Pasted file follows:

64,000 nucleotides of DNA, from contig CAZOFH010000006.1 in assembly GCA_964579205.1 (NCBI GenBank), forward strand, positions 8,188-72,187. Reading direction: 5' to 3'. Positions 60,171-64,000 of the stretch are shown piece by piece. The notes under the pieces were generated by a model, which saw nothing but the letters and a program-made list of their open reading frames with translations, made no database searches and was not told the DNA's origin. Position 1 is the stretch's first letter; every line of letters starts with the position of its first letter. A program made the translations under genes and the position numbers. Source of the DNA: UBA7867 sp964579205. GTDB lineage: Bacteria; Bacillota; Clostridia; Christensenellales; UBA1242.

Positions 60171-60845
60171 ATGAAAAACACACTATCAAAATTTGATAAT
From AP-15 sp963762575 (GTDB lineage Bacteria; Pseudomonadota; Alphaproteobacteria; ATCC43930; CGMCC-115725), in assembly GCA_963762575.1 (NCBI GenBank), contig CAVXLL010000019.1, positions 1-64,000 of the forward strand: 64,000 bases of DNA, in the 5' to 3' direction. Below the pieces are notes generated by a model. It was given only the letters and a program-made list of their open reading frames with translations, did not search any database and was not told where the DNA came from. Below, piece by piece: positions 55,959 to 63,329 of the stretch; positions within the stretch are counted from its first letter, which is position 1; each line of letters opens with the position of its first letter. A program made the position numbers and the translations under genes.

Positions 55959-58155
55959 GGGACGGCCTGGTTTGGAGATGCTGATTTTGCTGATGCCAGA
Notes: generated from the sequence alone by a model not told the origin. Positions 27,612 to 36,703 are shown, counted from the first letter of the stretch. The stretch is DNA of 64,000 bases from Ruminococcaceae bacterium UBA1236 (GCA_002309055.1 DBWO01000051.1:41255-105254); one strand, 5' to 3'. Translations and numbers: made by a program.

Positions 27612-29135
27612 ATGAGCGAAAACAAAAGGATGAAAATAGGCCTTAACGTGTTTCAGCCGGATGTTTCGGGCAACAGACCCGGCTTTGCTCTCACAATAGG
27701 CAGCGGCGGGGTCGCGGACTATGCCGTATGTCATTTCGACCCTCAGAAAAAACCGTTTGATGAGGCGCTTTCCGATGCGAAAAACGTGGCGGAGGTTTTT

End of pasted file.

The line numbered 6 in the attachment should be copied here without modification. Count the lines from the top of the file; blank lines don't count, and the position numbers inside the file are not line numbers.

55959 GGGACGGCCTGGTTTGGAGATGCTGATTTTGCTGATGCCAGA